For those who find themselves in this situation the prospect of continuing in the same career for ten, twenty or thirty more years can be daunting.  But why is the way forward so elusive?  Why do we spend years going around in circles – switching teams, managers or companies – but never locate the real source of the problem?  I think there may be two reasons.  First, we underestimate the extent of the change that needs to be made.  We are already using our talents and our training, we may also be well paid and highly regarded in our organization, and many of us will have already spent a decade or more mastering a particular set of skills – the so-called “10,000-hour-rule.”  In short we have achieved a high degree of success and we use our success as proof that we must be in the right job.  So the changes we make never take us outside our current set of tasks and responsibilities and we remain tethered to our ill-fitting jobs.  We also get stuck because we do not fully understand, appreciate or value our experience, training, and qualifications – the talent we have for getting the job done.  We think of our jobs only in terms of what we do or how we do it; but give very little consideration to the reason behind our work – the why.  While the what and how of our jobs can be used to define our competence, proficiency, experience and knowledge, the reason behind our work – the whyis defined by our values, passion, inspiration and dreams.  It is these less tangible qualities, I believe, that offer us a way forward.

Consider the painter Vincent van Gogh.  What if he had been employed as a paint-by-numbers contractor?  He would come to work every day and paint the pictures his employer requested of him – landscapes, animals, architecture, portraits, etc. – all predefined in terms of the content and the colors required for each segment of the painting.  The job would require him to follow the paint-by-numbers system and he would get paid based on the hours he spent painting or the number of pieces he completed each day.  He would clearly be working in a job that utilized his talents as well as one that incorporated his passion for painting; but would he find any real meaning or value in such a job?  And would transferring to a new organization or company or painting other subject matter using the paint-by-numbers system make him feel any better?  When we stand before the paintings of Vincent van Gogh, when we see the colors mix and blend and merge, transforming simple paint and canvas into priceless art we begin to understand why these beautiful paintings would be impossible in a paint-by-numbers world.  We comprehend as well why individuals like van Gogh, Cézanne, Gauguin, Rousseau and Seurat would never be happy doing this kind of work.

Many of us spend a lifetime in jobs that utilize our talents but never fully embrace our values or aspirations.  Because we get lost in successful and often lucrative careers, we never seem to locate our real vocations – the jobs we are “called” to do.   For some the way forward is clear: embrace your passion, believe in your dreams and invest your time and resources developing the talents necessary to reach your goals.  But for those who find themselves stuck in paint-by-number jobs, the path from career to vocation requires a different approach.  Instead of an MBA or doctorate, we must invest in a new vision – one that will encompass not only our talents, but our values, passion, inspiration and dreams.  We must also be willing to look beyond the boundaries of our current jobs and consider opportunities in other sectors or industries – the not-for-profit world, public service, or a new business venture.  When we risk giving up our careers to find a place where what we do and who we are begin to mix and blend and merge, we set into motion a set of changes that can transform our jobs into a true calling.  And though few will dare to venture into these uncharted waters, those who do may yet find a life and a career as beautiful and priceless as a painting by Vincent van Gogh.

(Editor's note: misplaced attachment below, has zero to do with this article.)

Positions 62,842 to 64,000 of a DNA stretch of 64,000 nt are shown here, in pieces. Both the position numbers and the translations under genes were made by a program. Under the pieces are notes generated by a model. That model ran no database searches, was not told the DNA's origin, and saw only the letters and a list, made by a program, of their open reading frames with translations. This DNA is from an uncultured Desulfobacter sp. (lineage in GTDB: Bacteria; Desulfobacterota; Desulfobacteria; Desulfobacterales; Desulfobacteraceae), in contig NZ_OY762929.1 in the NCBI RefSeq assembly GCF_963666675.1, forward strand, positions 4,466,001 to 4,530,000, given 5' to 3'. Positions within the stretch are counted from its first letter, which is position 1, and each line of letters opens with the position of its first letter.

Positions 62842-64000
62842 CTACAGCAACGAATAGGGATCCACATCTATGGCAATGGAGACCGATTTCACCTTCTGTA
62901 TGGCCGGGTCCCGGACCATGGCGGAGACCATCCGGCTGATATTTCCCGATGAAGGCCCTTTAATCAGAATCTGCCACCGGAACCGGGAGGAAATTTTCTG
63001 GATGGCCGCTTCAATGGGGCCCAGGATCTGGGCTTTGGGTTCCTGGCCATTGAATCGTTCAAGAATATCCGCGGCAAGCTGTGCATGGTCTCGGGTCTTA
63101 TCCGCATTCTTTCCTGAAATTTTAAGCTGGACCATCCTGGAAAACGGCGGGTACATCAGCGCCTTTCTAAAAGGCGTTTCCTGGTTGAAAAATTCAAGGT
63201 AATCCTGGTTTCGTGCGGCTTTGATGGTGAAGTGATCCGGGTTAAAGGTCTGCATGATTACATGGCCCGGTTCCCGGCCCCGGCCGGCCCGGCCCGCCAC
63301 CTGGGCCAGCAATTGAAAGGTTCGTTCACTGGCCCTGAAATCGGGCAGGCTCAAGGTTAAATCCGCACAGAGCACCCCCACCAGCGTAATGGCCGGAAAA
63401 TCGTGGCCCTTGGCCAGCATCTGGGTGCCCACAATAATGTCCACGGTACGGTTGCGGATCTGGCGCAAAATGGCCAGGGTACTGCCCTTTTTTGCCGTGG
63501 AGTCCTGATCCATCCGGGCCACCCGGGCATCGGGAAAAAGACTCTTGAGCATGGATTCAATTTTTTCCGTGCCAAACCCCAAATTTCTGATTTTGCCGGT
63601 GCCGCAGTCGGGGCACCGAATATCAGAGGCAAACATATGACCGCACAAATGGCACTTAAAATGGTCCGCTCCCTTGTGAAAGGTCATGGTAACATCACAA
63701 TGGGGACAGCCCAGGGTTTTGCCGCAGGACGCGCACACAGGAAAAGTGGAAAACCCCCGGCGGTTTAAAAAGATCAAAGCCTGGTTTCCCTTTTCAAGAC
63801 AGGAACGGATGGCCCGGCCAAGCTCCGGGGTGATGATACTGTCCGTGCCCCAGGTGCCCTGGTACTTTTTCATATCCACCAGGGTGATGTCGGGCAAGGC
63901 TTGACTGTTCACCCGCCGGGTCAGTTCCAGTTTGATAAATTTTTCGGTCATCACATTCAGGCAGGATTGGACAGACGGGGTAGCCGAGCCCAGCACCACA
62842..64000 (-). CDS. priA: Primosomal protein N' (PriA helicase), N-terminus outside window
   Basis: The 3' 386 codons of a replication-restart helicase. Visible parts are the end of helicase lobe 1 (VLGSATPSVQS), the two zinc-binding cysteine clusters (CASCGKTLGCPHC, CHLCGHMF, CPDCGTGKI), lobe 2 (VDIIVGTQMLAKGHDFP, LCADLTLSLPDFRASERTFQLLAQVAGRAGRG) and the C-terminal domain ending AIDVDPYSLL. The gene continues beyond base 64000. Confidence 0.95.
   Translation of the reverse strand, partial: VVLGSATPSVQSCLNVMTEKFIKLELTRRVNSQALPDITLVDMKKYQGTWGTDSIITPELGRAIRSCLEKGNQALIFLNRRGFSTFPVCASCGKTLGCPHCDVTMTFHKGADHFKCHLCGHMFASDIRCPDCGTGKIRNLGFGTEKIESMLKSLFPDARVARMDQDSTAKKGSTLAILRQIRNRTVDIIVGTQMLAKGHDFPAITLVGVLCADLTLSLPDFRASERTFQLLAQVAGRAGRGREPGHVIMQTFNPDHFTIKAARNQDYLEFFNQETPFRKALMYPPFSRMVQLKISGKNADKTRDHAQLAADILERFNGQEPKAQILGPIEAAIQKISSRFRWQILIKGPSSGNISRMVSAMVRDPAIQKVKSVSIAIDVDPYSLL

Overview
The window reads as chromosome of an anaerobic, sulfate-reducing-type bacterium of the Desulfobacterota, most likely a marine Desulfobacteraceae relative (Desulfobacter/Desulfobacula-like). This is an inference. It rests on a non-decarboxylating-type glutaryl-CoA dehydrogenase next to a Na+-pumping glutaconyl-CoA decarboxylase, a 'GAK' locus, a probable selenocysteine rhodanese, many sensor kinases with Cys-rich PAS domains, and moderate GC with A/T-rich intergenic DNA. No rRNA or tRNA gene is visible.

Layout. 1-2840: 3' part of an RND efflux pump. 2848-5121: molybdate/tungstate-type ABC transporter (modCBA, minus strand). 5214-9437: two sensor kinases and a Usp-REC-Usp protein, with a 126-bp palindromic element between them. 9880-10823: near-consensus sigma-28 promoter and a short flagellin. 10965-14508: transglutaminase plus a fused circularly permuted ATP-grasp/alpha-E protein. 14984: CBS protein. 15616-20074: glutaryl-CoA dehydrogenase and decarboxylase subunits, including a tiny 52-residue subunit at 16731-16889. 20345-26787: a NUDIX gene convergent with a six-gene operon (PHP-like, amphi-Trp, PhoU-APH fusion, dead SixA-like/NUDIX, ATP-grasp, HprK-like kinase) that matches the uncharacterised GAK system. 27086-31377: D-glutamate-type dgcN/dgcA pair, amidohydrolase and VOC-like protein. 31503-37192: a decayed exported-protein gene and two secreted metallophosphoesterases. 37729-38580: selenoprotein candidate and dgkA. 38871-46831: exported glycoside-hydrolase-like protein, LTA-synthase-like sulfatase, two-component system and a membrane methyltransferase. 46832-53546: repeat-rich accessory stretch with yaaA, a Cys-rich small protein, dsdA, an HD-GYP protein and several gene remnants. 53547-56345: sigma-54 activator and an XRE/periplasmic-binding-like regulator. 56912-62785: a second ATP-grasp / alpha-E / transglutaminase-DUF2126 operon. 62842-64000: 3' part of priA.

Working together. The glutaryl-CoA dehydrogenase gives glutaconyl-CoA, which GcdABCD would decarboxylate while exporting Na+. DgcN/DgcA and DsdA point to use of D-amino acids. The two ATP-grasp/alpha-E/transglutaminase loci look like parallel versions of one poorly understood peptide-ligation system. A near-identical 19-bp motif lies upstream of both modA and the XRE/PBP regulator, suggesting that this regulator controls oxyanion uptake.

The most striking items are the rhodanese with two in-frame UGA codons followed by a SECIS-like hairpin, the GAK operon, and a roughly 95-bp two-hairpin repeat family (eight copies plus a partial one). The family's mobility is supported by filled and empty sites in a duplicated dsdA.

Posted in change, competency, Job Fit | Tagged: , , | 2 Comments »

A thought about role models

Posted by Meg Bear on September 24, 2009

3805440296_090547b368Lately I’ve been thinking about the fact I need more role models in my life.  Ironically, we don’t seem to talk about role models for adults, we think they are only useful for children.

I am guessing that this is a bit of a cultural bias, based upon the assumption that when we are adults we are fully formed into who are will be for the rest of our lives.  So first, we need to re-frame that world view a bit.

Like most people I see myself as evolving and growing.  Both in my job and in my life.

As I grow, I find that observing others who do what I want to do (and do it well) is a great way to pick up techniques and skills.  I do not need these people to be my mentor (in many cases I might not even need them to know I see them as a role model) I just need to be in situations where I can watch and observe.

When my oldest daughter was two and a half (and not yet in school or having a younger sister) she used to model others openly.  Once, when she was with the nanny at the grocery, she saw a little girl with her mom and said “hey, there’s a little girl, let’s follow her!”.